“Please do that in the air with me and say the directions after me.” Once they do it in the air, have them write it on the paper – while saying the directions.
“Let’s listen to the middle sound in mat. /m/ /a/ /t/. That middle sound is a vowel and vowels are tricky. Let’s look at our vowel posters. Let’s say the vowels together: a /a/ apple, e /e/ egg, i /i/ igloo, o /o/ octopus, u /u/ umbrella. Why would the middle box be yellow? What does yellow mean?” (Slow down.)
“That’s right, yellow means slow down. We have to say our vowel sound slowly and listen to the sound carefully. /m/ /a/ /t/
/a/ /a/ /a/. I hear /a/ in /a/ /a/pple. Let’s write a.” (Side note: My district uses Handwriting Without Tears. One of my favorite parts of this program is the magic c.) “Boys and girls, what kind of letter is an a? Right, it’s a magic c letter. Watch me write the letter in the sky and listen to the directions for writing a letter a.”
“Magic c, and up and down.”
“Please do that in the air with me and say the directions after me.” Once they do it in the air, have them write it on the paper – again, while saying the directions.
“Let’s listen to the last sound in mat. /m/ /a/ /t/. We only have a red box left for our word. Why would the last letter be red? That’s right, because it’s the last letter and where our word stops. Listen to the whole word and let’s discover the ending sound. /m/ /a/ /t/. What do we hear at the end? /t/ /t/ /t/“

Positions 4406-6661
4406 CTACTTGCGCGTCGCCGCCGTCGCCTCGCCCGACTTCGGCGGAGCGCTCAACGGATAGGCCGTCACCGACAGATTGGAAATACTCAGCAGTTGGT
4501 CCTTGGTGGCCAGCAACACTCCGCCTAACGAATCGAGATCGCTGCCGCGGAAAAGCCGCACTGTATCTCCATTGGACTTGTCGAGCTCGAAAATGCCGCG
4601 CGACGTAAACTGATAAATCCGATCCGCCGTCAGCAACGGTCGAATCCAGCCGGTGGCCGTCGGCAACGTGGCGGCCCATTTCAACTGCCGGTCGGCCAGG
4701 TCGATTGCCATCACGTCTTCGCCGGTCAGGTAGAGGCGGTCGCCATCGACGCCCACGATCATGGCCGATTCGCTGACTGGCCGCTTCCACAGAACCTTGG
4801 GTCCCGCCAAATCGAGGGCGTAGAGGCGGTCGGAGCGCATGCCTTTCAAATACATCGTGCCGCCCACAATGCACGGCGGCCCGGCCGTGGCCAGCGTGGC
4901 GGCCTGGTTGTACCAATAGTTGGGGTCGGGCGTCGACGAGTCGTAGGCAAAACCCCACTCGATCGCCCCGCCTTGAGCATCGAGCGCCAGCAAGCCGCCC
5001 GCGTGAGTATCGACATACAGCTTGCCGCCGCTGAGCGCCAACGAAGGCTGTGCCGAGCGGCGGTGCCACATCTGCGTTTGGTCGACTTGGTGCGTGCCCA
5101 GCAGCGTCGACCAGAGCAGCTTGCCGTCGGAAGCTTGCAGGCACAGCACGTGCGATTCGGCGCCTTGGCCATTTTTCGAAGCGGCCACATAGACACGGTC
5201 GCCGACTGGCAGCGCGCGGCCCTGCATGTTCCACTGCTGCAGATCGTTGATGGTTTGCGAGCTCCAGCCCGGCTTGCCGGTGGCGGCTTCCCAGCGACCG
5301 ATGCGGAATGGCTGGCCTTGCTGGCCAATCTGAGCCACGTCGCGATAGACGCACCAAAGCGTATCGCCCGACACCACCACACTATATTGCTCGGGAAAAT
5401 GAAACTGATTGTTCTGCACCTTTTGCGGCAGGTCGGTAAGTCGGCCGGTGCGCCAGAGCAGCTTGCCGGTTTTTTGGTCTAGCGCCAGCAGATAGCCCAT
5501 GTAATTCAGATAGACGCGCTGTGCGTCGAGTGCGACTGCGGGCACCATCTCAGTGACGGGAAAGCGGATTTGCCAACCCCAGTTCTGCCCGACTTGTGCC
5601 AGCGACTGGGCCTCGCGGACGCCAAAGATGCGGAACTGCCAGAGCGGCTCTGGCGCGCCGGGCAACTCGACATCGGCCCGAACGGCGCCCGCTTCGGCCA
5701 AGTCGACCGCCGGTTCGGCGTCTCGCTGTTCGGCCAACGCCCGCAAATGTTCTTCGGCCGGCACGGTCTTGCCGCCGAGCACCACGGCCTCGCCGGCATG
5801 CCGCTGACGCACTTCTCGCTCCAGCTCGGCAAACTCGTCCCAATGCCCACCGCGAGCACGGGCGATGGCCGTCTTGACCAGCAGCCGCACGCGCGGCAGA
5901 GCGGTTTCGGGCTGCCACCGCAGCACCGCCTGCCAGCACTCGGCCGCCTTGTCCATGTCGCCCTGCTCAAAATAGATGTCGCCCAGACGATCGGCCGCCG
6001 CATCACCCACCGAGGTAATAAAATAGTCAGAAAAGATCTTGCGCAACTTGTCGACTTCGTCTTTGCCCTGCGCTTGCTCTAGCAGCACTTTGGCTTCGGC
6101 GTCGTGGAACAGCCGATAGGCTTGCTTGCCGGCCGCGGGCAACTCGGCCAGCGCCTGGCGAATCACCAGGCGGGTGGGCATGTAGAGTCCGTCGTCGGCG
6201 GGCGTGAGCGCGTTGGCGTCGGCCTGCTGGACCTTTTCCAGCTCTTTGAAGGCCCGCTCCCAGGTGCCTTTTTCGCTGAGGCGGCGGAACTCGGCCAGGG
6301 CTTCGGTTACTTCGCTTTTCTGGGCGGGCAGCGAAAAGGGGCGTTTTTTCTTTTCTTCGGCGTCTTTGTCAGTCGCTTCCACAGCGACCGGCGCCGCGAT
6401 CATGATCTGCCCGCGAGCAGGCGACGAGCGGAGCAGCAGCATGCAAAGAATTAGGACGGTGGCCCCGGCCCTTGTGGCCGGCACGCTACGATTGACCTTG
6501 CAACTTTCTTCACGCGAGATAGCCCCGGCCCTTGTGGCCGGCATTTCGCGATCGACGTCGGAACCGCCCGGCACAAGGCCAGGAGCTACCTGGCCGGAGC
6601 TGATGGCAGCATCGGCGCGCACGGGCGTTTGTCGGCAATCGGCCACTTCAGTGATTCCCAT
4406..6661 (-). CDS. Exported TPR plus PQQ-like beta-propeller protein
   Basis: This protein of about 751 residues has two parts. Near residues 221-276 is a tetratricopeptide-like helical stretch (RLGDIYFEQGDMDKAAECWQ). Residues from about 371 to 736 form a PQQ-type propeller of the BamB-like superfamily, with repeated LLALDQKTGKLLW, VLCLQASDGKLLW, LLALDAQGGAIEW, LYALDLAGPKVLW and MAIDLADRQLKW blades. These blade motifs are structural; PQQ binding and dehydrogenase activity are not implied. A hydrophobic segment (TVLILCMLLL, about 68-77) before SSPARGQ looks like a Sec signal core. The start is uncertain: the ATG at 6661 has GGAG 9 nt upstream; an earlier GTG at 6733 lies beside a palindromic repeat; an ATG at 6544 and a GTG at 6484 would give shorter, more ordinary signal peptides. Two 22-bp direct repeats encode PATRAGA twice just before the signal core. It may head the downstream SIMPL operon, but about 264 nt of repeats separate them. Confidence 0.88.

“That’s right, it’s a t. Let’s look at the sound chart. T /t/ turtle. Let’s write a t in the air first. Listen to the directions. Tall stick down, cross in the middle.” They will write it in the air, then on the stoplight writing paper.
“We wrote our ending sound on the red square, so we have to stop spelling mat. Let’s say the sounds separately, then put them all together. /m/ /a/ /t/, mat.”
We practice write 3 or 4 words daily in small group. We use the lines at the bottom to write 1 sentence a day, as well. These sentences are short and sweet and focus on easy word wall words and a 3-letter short vowel word. “I see the mat.”
Finally, on Friday we use the weekly check paper.
The paper has 5 pictures and students are spelling each one.
We write the first word together. It is a word we have written earlier in the week together.
Then, I put dividers up between the students and ask them to independently write the last 4 words.
Three of these words were also written at some point during the week, but one word is new to them.
They are writing the words independently, but I help sound out the words.
I say the individual sounds, then repeat the word whole.
DO NOT make one sounds and have them write 1 sound. Then make another sound, and let them write the next sound. Make sure they say all the sounds in the word slightly separated, but then repeat the word whole.
This process is repeated for several weeks until your data helps you determine who needs more intervention and who can move forward.
Using Stoplight writing, struggling students can practice all the skills needed in independent writing, but they are set up for success.